Ryan Page’s interest in politics and civil rights was sparked at a young age — in sixth grade, to be exact. It happened while he watched the 2004 presidential debates at Ocean View Elementary School in Arroyo Grande.
“I remember being interested in what the candidates had to say at a time when I didn’t know anything,” said 19-year-old Page, an Arroyo Grande High School graduate and now a Cuesta College student.
From that early exposure until now, he’s dedicated time to numerous social issues, including speaking out against last year’s hate crime in Arroyo Grande and helping to create a local coalition to promote understanding, respect and appreciation of people’s differences.
“A lot of good has come from being involved,” Page said. “I’m really encouraged by what I see in our community and from a lot of young people. People are willing to have these conversations. When we’re not, that’s when things get broken.”
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Page’s accomplishments recently led The Caroline Huetter Foundation to recognize him. Founded in memory of Caroline Huetter, a 23-year-old woman who was killed in a car crash in October 2009, it considers giving an award each year to a young person who best exemplifies Huetter’s qualities of an open mind, kind heart and caring personality.
Page’s “positive attitude and his enthusiasm for making changes on a community level in support of diversity, equality of treatment for all and political consciousness-raising made him a natural candidate for this award,” according to a foundation news release.
Along with the award, he received $1,000.
Page said he was honored to receive the award.
“I particularly liked what the foundation stood for,” he said.
He said he plans to stay in the area for another year at Cuesta College and then hopes to transfer to San Francisco State University to study political science.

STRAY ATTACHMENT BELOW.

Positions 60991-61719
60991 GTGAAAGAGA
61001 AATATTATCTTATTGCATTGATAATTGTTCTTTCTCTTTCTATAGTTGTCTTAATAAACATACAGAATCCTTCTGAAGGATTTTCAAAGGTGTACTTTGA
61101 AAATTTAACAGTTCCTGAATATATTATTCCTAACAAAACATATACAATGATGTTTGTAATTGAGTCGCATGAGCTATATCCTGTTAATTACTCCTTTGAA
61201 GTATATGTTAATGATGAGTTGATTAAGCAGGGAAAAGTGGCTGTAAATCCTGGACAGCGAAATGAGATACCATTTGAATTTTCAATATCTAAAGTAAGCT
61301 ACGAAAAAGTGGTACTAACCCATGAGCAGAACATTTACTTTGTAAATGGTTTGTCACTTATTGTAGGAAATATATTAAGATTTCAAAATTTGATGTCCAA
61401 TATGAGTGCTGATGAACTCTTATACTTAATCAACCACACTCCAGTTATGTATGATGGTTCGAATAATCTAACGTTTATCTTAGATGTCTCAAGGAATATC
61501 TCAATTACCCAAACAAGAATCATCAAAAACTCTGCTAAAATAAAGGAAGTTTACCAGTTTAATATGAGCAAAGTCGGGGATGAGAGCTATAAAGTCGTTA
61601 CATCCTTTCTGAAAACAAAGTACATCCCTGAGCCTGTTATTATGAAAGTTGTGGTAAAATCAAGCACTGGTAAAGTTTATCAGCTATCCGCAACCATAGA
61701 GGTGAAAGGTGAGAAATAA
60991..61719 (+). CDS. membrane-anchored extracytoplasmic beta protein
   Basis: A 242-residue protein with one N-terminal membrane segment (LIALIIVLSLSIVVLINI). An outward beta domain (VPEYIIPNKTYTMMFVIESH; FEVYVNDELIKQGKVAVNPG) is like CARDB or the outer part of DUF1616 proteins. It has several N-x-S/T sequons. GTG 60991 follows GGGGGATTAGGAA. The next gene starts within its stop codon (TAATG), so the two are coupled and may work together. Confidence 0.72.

Page is also considering studying law, an interest that was sparked while participating in the county’s annual Mock Trial competition as a junior high student. He received an award for best courtroom journalist.
In high school, Page led the Gay-Straight Alliance club, and when he reached Cuesta College and learned its GSA club was inactive, he restarted it as a safe place for students to meet, talk and raise awareness.
When an 11-foot-tall cross was burned outside the bedroom window of a black woman’s Arroyo Grande home in March 2011, Page was quick to speak out, first at a city council meeting and later at a communitywide forum.
He also became a founding member of the Five Cities Diversity Coalition, formed soon after the incident.
“He’s a bright guy and he’s a brave guy,” said San Luis Obispo County Supervisor Adam Hill, who chairs the coalition. “He may be 19, but he’s taken seriously as a peer and it’s refreshing to see.”
In the foundation’s news release, Page is quoted talking about how to create a better world in which all people are respected “and everyone gets a fair shot at their dreams.”
“It starts in what each of us can do to promote this in our homes, with our neighbors, at the supermarket, at city council meetings and with our friends. It is all about what we can do in our local communities.”